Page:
It's like the stuff you talked about in the No filter post, some people just can't drop their filters before spending a bit more time with a person.
BTW, I've been making new friends in Japan by connecting with other hackers and by visiting hackerspaces. Have you been to the Tokyo Hackerspace?
It's at Shirokanedai, near Meguro.
4nchor5 la6 is near there, too. We visited them today :)
I consider you my friend, even though we only met once, at the Hacker Dojo. I feel that I know you, though, as I read your blog regularly.
I'm in Japan too. Currently in Ikebukuro, I'll be heading to Osaka on Sunday. I have a Japanese SIM as well ;)
Love the direct quote. Sounds like your next book could be "Shit Tynan's Dad Says".
I just spent the last year traveling the country in my 21' RV. Looking forward to the RV post.
Nice post, I am travelling a lot with Couchsurfing and you meet amazing friends, people who, in the span of a few days you feel intimately familiar with and trust completely; as opposed to some people back home you just hang with out of habit, but who you wouldn´t be glad to help out if they were in some kind of trouble.
Travelling makes the befriending process a lot more intense, I think it sometimes leads to a better quality of friendship because you both are of a same mindset (sharing, travelling, explorers) and the circumstances can be trying sometimes. If you re still friends after a difficult problem, you know its for real.
I'd not thought about this before but you're right. My job is in SF and my wife works in the UK - we're lucky enough to work on short contracts and so spend about half the year in each location and have sets of friends in both. As you say the sign of a good friend is not how much time you spend with them but how quickly you can get back in the friendship groove.
I think some of this has to do with the rise of social media sites meaning that friendships are less likely to wane over time.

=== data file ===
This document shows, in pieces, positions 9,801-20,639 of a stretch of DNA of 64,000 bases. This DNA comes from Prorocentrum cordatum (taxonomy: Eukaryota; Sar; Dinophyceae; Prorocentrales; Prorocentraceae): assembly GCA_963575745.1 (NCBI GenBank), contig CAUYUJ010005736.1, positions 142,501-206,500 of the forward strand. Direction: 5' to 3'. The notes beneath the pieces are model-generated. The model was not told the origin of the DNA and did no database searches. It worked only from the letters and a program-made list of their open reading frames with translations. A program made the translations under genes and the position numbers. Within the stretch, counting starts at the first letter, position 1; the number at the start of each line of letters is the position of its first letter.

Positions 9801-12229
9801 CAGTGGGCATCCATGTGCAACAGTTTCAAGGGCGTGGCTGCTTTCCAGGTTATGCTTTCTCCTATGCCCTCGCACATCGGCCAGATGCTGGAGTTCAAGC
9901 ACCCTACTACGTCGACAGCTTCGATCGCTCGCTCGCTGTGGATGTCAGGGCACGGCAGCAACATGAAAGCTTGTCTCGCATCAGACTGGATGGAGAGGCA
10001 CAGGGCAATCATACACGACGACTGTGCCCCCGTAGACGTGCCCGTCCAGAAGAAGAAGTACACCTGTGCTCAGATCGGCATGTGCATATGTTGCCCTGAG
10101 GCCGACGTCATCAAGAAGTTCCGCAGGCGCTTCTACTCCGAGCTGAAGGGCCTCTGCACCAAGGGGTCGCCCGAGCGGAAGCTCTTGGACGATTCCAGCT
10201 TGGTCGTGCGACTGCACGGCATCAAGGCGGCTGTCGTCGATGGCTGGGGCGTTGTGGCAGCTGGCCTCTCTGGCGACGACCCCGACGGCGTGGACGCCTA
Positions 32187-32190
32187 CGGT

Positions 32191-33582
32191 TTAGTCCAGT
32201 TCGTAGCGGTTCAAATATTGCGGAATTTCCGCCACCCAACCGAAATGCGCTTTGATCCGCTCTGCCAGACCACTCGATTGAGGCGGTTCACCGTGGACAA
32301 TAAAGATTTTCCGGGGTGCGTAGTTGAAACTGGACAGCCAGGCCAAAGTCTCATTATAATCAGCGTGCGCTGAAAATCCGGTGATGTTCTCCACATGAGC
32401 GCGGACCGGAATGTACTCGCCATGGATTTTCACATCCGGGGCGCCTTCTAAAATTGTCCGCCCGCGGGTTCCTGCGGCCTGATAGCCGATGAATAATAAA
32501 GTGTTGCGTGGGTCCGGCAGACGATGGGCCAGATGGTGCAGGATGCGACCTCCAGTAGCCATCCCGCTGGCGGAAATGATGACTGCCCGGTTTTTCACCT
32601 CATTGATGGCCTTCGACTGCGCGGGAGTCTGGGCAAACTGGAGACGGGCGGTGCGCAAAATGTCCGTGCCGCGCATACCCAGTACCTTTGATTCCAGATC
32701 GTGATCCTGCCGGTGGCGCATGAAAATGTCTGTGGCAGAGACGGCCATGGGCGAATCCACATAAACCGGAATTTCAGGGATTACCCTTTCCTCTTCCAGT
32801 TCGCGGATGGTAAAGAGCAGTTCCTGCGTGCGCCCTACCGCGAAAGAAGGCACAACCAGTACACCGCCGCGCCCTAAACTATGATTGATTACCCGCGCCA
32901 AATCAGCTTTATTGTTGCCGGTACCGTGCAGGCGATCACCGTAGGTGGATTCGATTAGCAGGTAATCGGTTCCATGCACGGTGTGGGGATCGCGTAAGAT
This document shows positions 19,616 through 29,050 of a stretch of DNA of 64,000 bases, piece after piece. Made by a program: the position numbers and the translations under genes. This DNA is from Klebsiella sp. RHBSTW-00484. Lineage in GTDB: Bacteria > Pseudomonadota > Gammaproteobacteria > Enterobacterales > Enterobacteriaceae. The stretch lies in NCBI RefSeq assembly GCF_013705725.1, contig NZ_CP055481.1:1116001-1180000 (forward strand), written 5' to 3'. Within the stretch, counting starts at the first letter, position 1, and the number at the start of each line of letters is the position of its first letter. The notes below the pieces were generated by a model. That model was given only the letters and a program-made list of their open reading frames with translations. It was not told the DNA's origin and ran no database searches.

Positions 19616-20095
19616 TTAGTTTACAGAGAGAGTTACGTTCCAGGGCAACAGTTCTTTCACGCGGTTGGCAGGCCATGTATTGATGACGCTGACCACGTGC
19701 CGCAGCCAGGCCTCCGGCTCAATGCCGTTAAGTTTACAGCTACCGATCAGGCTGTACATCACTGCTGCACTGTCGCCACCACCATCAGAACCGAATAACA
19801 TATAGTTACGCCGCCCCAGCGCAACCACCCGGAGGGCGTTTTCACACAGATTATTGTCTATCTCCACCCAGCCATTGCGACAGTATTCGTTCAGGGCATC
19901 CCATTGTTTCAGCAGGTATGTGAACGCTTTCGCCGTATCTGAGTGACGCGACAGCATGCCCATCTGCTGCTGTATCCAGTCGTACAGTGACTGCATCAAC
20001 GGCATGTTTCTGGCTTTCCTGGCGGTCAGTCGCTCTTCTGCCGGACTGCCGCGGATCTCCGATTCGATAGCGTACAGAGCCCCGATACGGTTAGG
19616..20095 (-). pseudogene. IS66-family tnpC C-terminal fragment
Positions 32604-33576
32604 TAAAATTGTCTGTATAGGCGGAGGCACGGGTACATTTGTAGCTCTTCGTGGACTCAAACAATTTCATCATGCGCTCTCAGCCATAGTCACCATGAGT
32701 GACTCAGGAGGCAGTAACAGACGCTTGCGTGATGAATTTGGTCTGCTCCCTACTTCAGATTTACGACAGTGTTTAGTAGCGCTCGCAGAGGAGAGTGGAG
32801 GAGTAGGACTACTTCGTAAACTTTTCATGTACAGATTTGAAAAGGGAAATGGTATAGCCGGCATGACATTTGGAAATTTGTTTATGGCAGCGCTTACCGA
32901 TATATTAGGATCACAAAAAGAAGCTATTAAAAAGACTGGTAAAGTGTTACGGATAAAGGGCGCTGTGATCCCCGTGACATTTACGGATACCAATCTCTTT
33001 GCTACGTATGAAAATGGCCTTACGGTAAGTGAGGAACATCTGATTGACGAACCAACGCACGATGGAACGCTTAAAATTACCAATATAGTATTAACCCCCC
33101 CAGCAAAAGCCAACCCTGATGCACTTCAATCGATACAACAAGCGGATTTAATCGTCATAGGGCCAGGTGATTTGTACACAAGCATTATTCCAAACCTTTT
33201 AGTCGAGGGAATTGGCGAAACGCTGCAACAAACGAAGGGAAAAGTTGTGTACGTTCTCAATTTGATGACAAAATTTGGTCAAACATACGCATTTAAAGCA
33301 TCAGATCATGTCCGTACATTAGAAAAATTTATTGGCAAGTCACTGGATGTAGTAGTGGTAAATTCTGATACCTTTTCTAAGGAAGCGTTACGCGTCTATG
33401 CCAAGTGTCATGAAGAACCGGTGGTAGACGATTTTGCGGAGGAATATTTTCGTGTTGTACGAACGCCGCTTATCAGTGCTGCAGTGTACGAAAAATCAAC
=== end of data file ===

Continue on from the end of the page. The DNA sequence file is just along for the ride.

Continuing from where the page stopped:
Good post Tynan - this site is so much better since it's become a .com ;)
i agree that it is fun having friends all over the place... but at the same time, i feel like people in general end up hanging out with the people they live with (or near) the most... so i would think it would be best to live near or with your friends.
Having cool, fun, awesome neighbors and a community definitely makes me enjoy a location much more.
What about a family? Raising kids? Granted, if you do not want either than it is irrelevant. But if you do...
This subject is on my mind a lot and I totally agree. In an increasingly smaller world, maintaining distance friendships in spurts and increasing serendipity along the way is an attractive alternative.
A common argument is that it's selfish to abandon friendship for mobility. In my case, I forego a lot of 'luxuries' in life specifically so I can spend more time and money traveling to visit friends. This is a convincing way to show someone they are special to you. Mobility is about being able to see who you want, not just be where you want.
A month ago four travelers including myself met up for a reunion in Sweden. We met and traveled together in Thailand 10 years ago. Since then meetings were sporadic or non-existent. The effort involved, plus the good times, made us better friends.